HONG KONG (MarketWatch) — In the first case of its kind in China, search-engine leader Baidu is facing a lawsuit after a clinic claiming it could make gay men become heterosexual appeared atop its search results.
The 30-year-old plaintiff, referred to in reports by the alias “Xiao Zhen,” is suing both the Chongqing-based Xinyupiaoxiang Clinic and Baidu. Xiao Zhen said the clinic — which was the first result on Baidu BIDU +1.34% when he searched for “gay treatment” — had a phoney psychiatry license and administered electroshock treatment as part of the purported “conversion therapy,” the Beijing Times newspaper reported Monday.
Xiao Zhen is demanding compensation of more than 10,000 yuan ($1,620) from Baidu and Xinyupiaoxiang Clinic, which he said had infringed upon his health and personal rights.
Baidu responded that the clinic had a business license for “psychological counseling” and that the difference between “counseling” and “treatment” was hard to distinguish, according to an earlier report by state-run Xinhua News Agency quoting the company’s lawyer in the case.
While the case went to trial on July 31, it garnered little media attention until just recently. A verdict is still awaited, the Beijing Times report said.
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Baidu, unlike its foreign counterparts such as Google Inc. GOOG -0.16% , doesn’t distinguish between paid search results and organic search results.
In 2008, state broadcaster CCTV ran a two-day series accusing Baidu of massive interference in its search results, including displaying paying brands at top of the results without taking any measure to mark them as advertising.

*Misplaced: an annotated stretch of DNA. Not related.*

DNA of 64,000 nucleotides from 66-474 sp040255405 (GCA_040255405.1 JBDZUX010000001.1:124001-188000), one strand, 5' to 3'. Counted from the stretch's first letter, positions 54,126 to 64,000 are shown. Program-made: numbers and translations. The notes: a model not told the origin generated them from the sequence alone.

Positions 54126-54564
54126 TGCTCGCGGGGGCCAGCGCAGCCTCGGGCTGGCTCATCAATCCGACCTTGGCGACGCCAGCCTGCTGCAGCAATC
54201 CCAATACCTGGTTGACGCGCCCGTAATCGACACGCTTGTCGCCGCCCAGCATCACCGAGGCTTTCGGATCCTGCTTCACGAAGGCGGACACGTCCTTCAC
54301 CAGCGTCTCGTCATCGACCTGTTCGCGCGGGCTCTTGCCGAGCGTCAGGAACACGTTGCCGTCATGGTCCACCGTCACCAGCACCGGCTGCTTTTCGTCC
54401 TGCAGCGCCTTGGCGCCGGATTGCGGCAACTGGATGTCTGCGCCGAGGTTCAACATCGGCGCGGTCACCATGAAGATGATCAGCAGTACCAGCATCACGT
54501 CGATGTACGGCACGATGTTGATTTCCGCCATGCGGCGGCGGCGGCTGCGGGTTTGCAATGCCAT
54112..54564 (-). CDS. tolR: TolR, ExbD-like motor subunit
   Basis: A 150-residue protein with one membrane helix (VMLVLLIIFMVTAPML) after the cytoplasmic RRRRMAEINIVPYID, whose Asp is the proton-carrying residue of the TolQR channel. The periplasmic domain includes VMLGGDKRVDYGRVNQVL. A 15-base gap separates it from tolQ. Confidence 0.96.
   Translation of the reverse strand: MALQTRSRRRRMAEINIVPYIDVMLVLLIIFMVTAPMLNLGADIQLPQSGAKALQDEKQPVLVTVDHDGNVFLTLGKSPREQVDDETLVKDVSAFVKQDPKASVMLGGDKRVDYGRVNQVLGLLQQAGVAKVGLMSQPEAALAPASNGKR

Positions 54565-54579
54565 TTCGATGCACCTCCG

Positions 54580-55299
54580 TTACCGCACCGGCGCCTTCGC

It also said Baidu engages in “blackmail marketing,” using its dominant market position in China to alter search results so that users can’t find companies which refuse to pay.
At that time, Baidu Chief Executive Officer Robin Li denied any deliberate use of blackmail marketing, but apologized for actions of some managers that may have resulted in some result getting buried.
In 2011, CCTV, again, ran a series of reports alleging Baidu had promoted fraudulent enterprises in its paid search results.
As of the second quarter of this year, Baidu held a more-than-70% share of China’s search-engine market, according to research by Beijing-based Enfodesk Analysys International.
The Chinese company hasn’t faced much serious competition since Google closed its mainland Chinese site in 2010 amid a censorship dispute, instead redirecting its mainland users to its Hong Kong site. As a result, Google’s market share has declined to about 12%, compared with over 30% share before its exit.
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